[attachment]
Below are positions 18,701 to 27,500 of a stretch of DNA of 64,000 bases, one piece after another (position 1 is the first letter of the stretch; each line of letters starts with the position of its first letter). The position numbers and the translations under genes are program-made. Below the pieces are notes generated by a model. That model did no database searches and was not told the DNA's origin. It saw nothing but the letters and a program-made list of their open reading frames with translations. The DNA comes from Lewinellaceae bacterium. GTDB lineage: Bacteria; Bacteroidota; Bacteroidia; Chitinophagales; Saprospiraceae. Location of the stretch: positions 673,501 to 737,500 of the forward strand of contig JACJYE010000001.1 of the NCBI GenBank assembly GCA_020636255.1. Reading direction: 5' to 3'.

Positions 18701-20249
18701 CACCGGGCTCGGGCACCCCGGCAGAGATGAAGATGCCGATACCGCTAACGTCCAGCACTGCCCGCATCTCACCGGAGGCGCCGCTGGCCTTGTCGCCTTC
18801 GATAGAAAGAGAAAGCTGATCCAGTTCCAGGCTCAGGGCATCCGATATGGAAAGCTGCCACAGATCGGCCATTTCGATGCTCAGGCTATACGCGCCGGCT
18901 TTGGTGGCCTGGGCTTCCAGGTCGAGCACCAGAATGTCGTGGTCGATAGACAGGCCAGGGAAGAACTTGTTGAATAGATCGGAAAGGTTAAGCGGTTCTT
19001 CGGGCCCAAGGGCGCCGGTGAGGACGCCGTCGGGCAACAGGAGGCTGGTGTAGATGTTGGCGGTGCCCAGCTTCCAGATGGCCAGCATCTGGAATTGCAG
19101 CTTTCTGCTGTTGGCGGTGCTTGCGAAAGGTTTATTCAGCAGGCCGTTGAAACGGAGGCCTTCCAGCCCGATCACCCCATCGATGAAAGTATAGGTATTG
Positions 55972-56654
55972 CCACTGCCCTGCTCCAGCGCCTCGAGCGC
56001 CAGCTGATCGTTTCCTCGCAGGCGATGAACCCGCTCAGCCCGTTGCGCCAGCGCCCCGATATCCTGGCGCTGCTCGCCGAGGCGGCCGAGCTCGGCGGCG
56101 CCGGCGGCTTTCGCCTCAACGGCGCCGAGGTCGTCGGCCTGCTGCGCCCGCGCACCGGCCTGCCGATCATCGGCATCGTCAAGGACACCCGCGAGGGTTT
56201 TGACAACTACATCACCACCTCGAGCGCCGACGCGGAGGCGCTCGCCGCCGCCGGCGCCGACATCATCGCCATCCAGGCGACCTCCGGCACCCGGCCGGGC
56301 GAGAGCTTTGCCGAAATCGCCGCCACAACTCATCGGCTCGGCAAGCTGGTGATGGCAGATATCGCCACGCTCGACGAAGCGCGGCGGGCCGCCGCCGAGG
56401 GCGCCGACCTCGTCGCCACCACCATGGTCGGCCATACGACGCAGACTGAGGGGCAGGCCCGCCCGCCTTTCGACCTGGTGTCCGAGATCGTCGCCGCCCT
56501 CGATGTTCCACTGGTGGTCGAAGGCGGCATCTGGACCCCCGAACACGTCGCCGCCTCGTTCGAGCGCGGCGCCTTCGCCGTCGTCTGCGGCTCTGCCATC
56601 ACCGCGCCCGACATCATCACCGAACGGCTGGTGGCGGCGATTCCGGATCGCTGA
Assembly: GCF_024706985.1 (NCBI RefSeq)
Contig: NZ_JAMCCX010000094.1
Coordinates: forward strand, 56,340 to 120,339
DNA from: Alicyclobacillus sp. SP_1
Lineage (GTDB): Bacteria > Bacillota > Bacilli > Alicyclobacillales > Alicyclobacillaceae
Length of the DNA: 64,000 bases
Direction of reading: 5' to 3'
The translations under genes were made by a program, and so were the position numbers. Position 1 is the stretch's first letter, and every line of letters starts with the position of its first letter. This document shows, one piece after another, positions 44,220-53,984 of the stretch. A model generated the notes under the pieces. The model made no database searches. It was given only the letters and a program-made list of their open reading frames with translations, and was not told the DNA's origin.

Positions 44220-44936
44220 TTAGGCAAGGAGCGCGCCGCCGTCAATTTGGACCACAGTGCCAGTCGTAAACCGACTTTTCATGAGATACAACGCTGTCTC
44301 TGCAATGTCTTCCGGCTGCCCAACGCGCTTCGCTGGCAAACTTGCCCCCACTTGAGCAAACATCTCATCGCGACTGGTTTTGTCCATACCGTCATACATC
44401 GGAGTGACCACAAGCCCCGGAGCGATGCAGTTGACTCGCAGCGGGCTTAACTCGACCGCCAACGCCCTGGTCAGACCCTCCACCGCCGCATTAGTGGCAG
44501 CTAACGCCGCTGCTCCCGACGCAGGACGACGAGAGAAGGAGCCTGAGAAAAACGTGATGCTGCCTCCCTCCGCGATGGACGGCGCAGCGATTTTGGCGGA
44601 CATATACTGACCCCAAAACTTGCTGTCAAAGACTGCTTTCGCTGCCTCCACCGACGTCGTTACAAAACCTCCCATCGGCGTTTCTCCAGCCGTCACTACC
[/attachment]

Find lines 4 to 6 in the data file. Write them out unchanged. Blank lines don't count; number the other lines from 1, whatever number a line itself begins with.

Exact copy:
18801 GATAGAAAGAGAAAGCTGATCCAGTTCCAGGCTCAGGGCATCCGATATGGAAAGCTGCCACAGATCGGCCATTTCGATGCTCAGGCTATACGCGCCGGCT
18901 TTGGTGGCCTGGGCTTCCAGGTCGAGCACCAGAATGTCGTGGTCGATAGACAGGCCAGGGAAGAACTTGTTGAATAGATCGGAAAGGTTAAGCGGTTCTT
19001 CGGGCCCAAGGGCGCCGGTGAGGACGCCGTCGGGCAACAGGAGGCTGGTGTAGATGTTGGCGGTGCCCAGCTTCCAGATGGCCAGCATCTGGAATTGCAG